News & Thoughts > Stories from the Rainbow Bridge > Dewey The Small-Town Library Cat: A Community Memoir with Teeth ( and Whiskers )

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10/23/2010 15:23:44 PM by KapitN   Send Message to KapitN  2472  views, category: Stories from the Rainbow Bridge view all blogs


For a cat that started as a sickly stray, Dewey Readmore Books did remarkably well. Vicki Myron, a librarian at the Spencer Public Library in Iowa, had no idea how far his influence would spread when she found him cruelly stuffed in the book drop slot. But Dewey not only became a fixture of the library, but a symbol of the town’s spirit. In his nineteen years of life, people both local and global went to the library simply to see the friendly, goofy feline-- he even became the subject of a Japanese documentary. When Dewey finally passed in 2008, his legacy was captured in a best-selling memoir by Myron and Bret Witter.

Similar to John Grogan’s Marley and Me, the Dewey phenomenon has gone well beyond one book, and has inspired sequels, children’s adaptations, documentary features, and related merchandise. But unlike Marley, Dewey’s life wasn’t that of an ordinary household pet elevated to a merchandising goldmine, and holds up better to mass scrutiny. As a permanent resident of the Spencer Public Library, Dewey’s life was shared by thousands. His amiable presence in the community was a source of hope for the impoverished town, on both individual and collective levels. To Dewey, these antics were simply the natural responses of a cat with a cheerful demeanor-- hanging out on the library cart with his paws hanging off the edge just felt natural. But for countless library patrons, the simple companionship he offered was enough to cheer up a terrible day, and make the facility a hub of community activity.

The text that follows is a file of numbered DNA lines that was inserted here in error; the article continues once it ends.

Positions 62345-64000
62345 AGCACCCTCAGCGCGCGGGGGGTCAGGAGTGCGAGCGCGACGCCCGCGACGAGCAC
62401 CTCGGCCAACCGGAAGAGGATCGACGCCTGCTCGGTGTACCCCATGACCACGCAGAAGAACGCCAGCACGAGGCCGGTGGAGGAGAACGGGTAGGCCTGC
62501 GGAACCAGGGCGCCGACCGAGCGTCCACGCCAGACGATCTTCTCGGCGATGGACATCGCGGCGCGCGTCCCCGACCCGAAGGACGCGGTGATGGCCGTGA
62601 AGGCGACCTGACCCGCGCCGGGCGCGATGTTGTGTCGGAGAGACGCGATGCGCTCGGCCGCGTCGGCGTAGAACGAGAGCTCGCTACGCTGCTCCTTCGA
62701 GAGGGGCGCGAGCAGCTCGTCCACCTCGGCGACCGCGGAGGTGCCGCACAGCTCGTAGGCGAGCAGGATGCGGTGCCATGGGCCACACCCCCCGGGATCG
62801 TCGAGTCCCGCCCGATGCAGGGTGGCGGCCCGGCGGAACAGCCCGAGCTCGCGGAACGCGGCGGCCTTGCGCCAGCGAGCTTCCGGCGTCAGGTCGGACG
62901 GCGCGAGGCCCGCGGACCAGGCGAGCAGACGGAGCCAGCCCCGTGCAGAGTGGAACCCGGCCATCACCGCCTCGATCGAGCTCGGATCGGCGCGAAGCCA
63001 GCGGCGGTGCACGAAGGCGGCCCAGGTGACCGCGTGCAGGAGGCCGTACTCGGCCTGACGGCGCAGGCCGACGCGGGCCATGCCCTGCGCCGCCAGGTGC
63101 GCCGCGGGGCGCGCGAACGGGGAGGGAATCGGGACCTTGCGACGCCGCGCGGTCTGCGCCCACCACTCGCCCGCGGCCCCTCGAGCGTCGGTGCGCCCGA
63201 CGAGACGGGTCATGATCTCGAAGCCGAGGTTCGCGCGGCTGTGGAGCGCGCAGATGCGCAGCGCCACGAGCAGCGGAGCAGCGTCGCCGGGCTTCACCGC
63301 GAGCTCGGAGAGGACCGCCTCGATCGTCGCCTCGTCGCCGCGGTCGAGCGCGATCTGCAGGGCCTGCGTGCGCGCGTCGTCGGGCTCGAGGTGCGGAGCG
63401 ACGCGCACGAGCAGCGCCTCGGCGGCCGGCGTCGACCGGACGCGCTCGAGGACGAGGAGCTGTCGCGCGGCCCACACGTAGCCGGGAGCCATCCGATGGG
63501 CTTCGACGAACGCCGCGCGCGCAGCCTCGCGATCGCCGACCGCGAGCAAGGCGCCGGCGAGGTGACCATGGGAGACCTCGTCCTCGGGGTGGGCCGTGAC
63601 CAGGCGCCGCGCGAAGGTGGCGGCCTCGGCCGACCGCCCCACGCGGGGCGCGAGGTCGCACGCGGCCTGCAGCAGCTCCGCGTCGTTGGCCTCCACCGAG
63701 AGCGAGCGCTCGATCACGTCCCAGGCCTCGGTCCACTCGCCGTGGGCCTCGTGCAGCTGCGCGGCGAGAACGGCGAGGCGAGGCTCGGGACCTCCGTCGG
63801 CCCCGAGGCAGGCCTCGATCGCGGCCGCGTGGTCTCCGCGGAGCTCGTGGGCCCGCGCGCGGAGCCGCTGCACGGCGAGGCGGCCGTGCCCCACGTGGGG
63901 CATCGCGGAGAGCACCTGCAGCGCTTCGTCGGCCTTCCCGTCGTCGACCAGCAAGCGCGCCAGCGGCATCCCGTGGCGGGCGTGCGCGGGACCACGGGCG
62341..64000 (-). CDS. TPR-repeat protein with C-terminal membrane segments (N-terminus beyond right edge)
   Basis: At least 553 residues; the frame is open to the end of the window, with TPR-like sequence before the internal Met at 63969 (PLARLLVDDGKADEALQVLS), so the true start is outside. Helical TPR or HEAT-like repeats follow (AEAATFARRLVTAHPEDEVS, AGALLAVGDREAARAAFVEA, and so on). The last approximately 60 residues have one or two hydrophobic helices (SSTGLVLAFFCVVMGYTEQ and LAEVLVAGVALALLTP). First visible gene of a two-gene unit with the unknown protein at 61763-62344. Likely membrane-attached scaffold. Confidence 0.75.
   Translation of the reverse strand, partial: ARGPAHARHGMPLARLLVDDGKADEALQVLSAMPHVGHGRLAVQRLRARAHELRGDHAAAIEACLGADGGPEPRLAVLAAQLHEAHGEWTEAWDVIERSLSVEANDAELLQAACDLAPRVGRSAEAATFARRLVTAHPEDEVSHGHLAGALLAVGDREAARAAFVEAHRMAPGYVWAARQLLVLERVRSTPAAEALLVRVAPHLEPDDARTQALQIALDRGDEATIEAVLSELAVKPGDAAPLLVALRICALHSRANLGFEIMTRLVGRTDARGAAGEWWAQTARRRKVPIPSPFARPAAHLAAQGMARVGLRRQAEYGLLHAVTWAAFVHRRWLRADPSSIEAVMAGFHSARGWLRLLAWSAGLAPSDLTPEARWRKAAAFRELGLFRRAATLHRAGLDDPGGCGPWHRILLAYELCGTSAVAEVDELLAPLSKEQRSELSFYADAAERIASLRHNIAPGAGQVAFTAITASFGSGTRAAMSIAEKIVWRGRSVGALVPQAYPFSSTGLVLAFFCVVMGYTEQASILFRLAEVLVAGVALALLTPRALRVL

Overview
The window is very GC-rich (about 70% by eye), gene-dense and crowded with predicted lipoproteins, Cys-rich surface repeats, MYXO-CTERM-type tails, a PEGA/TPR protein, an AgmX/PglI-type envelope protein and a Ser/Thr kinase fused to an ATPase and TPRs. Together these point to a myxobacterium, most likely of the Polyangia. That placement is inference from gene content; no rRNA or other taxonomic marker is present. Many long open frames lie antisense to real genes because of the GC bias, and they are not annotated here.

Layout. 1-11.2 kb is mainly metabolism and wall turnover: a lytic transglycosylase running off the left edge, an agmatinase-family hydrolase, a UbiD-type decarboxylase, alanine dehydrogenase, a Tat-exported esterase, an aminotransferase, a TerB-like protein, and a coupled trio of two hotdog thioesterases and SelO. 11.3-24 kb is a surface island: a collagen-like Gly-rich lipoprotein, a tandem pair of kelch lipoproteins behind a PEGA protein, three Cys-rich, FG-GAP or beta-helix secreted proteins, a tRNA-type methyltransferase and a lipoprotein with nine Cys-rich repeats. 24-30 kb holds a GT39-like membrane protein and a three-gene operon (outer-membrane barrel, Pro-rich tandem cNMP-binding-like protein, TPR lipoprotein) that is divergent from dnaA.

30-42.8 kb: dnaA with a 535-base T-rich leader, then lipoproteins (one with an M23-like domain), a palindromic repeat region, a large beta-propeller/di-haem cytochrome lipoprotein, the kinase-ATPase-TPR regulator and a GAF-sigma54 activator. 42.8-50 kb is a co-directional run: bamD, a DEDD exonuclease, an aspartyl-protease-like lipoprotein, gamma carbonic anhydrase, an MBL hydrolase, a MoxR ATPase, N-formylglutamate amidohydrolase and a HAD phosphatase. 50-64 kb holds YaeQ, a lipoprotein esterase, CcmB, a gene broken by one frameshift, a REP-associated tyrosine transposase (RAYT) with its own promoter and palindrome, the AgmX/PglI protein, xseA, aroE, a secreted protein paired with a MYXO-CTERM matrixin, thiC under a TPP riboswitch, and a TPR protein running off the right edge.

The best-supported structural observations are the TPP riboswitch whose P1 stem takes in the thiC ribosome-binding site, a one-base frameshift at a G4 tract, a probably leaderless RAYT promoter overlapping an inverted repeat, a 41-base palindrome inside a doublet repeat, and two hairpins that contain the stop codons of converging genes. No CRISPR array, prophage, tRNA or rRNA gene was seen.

Myron was Dewey’s favorite person, and she expresses her love for the cat through prose in an exemplary fashion. She drives home Dewey’s influence by using her own experience as a touchstone. When she had adopted Dewey, Myron herself was struggling, with a failed marriage and a young child to raise. Taking care of Dewey helped Myron pull herself through. When Myron was facing a double masectomy, Dewey’s gentle kindness was an invaluable source of comfort. When Dewey passed after a long illness, Myron retired from the library, but his influence deeply enriched her life; not only is she the first in her family to graduate college, but she’s now a bestselling author, and a major factor in Spencer’s recovery from a terrible financial crisis.

A new book, Dewey’s Nine Lives, continues the Dewey legacy with several people recounting their own stories about the cat’s influence. You can find out more about this book and the Dewey phenomenon here. But the original Dewey book is still available, and is strongly recommended; this is one case where the sentimentality is completely justified.

About the author: A freelance writer/cartoonist living in LA, with my fiance' and our wonderful cat. You can see my work at and more >>

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